Published in Blog by Joanna Harrison on October 5th 2022
Joanna Harrison explains how domestic matters may give rise to significant tensions in the couple relationship and what this means.
It is sometimes a surprise to people that we might devote time in couple therapy to thinking about the everyday business of being in a relationship and the domestic aspects of living with someone. Emptying the bin gets just as much airtime as planning date nights (probably more in my experience) Couples often worry about whether it is appropriate to bring their issues about domestic matters to therapy – an argument about the washing up, or towels left on the bed, or what happened when one of them took a shower. (I hear about showers often, particularly from new parents, perhaps because it can become surprisingly complicated to have a shower when you have a small baby. Something that used to be so simple and could be done independently now requires communication and potential involvement from each other – a good metaphor perhaps for the transition when a couple become parents?).
When it comes to washing up, I have heard it all. Thoughts about when to do it, and when not to do it. Why won’t you do it, or why won’t you just leave it.
When it comes to washing up, I have heard it all. Thoughts about when to do it, and when not to do it. Why won’t you do it, or why won’t you just leave it. Disagreements about how best to stack the dishwasher, some with a sense of humour, some with a sense of deep seriousness and anger. Why do you leave bits in the plug? Why don’t you rinse the cloth even though I’ve asked you a thousand times? The tension in these arguments helps couples define themselves as separate people, and there can be a playfulness to it. But sometimes this day to day stuff feels like a real battleground, a place where the same arguments are rerun again and again, wearing a couple down and making daily life feel harder than it needs to. It can be so important to look at these everyday aspects at a deeper level, and this is often in therapy what we do, taking time to unpack and understand an argument about the shoe left in the middle of the room, to understand what it really means to both people and why it seems to have become such a source of tension in the relationship.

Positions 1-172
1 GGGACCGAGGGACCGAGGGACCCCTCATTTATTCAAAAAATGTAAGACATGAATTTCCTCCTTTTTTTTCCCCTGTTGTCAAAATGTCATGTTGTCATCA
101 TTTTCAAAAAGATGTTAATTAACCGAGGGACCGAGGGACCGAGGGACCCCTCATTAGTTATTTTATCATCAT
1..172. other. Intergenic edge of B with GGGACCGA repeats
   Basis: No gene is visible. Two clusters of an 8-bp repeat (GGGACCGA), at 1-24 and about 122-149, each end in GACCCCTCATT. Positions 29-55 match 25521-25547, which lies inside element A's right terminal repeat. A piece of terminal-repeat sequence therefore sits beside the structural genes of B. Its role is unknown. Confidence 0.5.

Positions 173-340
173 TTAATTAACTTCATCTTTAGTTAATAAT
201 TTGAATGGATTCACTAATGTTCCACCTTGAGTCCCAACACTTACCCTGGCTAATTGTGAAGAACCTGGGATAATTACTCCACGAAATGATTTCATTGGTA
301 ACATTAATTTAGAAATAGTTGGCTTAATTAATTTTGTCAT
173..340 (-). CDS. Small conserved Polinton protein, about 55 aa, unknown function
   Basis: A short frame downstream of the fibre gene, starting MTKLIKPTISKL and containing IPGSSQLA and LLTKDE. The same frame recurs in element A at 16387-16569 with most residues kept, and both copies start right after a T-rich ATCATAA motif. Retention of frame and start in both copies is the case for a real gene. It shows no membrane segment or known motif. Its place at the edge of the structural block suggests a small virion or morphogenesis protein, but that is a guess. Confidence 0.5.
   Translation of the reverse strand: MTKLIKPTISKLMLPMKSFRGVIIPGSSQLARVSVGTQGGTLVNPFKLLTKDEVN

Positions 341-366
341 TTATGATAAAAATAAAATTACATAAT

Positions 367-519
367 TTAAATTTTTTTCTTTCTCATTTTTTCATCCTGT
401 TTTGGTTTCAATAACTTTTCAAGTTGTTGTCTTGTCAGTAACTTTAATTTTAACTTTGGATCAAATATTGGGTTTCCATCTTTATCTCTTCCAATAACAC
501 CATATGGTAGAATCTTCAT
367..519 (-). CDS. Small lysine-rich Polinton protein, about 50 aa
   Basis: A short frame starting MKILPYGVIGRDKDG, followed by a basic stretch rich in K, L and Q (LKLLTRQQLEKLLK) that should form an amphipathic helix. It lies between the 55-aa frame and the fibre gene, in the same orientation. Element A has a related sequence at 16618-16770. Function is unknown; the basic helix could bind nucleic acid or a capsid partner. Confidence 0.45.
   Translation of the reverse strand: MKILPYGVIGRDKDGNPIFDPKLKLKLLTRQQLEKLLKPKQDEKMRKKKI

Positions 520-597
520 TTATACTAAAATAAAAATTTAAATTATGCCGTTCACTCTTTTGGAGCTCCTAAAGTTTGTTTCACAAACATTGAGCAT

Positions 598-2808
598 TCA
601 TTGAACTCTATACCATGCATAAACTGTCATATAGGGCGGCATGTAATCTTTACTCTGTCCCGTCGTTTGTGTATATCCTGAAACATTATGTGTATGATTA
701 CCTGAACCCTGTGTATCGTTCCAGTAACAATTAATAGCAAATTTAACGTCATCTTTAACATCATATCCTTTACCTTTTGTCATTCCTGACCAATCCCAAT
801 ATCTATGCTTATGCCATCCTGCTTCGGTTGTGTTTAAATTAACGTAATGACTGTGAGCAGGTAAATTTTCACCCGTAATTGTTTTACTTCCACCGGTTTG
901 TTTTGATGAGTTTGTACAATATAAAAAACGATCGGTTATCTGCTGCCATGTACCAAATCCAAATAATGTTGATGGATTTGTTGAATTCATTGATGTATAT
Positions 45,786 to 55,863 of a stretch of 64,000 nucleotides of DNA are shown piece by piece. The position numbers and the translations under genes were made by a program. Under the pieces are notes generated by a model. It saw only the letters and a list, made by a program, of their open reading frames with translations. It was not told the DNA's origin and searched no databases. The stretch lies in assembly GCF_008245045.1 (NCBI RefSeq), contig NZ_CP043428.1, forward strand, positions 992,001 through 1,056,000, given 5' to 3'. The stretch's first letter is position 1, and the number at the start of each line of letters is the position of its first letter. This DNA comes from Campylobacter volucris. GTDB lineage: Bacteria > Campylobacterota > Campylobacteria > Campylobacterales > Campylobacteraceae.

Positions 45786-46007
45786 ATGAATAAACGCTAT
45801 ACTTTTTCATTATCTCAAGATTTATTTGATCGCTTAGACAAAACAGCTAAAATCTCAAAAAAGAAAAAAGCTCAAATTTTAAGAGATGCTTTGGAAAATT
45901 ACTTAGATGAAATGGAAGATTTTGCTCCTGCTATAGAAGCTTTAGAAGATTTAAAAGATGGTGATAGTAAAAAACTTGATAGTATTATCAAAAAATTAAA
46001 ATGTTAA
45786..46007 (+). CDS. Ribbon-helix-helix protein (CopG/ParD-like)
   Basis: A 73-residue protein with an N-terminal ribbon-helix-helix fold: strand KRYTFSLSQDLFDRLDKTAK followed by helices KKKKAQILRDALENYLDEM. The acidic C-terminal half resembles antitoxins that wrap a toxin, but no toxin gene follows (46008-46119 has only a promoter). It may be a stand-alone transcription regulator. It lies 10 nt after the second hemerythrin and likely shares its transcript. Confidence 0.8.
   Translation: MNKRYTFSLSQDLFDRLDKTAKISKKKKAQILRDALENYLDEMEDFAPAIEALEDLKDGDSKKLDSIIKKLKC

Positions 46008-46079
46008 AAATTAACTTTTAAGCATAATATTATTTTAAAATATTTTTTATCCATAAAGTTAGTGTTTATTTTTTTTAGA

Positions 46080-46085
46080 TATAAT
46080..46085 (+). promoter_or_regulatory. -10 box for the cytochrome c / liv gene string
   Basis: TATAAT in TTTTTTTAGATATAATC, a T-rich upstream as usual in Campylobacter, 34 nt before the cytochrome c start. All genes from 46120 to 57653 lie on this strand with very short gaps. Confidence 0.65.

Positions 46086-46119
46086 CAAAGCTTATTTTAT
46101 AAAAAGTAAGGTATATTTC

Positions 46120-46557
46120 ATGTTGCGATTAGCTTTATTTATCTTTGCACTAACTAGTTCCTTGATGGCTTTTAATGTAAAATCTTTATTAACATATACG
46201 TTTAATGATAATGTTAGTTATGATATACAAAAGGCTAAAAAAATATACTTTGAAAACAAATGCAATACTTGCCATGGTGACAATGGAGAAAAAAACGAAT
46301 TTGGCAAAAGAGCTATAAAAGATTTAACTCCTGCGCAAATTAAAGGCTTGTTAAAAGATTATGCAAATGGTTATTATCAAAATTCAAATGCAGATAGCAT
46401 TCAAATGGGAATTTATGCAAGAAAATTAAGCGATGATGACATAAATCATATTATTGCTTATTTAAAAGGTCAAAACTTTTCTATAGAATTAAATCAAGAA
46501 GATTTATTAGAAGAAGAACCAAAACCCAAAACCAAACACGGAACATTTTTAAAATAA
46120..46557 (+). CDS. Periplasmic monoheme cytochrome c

Often what emerges is that these things we find difficult around the house with each other not only need managing themselves as part of learning to live with someone, but are also representative of deeper feelings in the relationship.
Often what emerges is that these things we find difficult around the house with each other not only need managing themselves as part of learning to live with someone, but are also representative of deeper feelings in the relationship. While the backdrop of our lives is familiar, there can be less familiar layers attached to them, which can benefit from being aired and thought about in couple therapy. Our deeper fears and frustrations and the things we find difficult to express openly with each other, feelings of not being listened to or respected, can express themselves in the domestic world around us.
If a couple can understand something of why they keep having a row about the washing up, then perhaps they can attend to something important in their relationship that if not attended to could grow into a more complex or chronic issue.
We ourselves, let alone our partners, may not be conscious of these deeper layers, and part of the work of being in a relationship may be to become more aware of these more hidden aspects. If a couple can understand something of why they keep having a row about the washing up, then perhaps they can attend to something important in their relationship that if not attended to could grow into a more complex or chronic issue. For example, perhaps the argument that one of them doesn’t rinse the oven tray properly reflects feelings that one of them is doing more work than the other in the relationship. This may be an issue that needs some critical attention. Our work in therapy is often to give attention to these kinds of feelings. Rather than one or both of them feeling stuck in a rut with resentments or feeling isolated in their relationship with no hope of addressing these sorts of issues, by looking at these arguments with the help of a therapist these issues can start to shift. Just as the washing up needs doing regularly, so these kinds of feelings in a relationship can need regular work to keep on top of them.
If you would like to book a consultation to think about issues in your relationship that keep cropping up please contact us today.
This article is abridged from Joanna's book Five Arguments All Couples (Need To ) Have And Why The Washing Up Matters. See details below.
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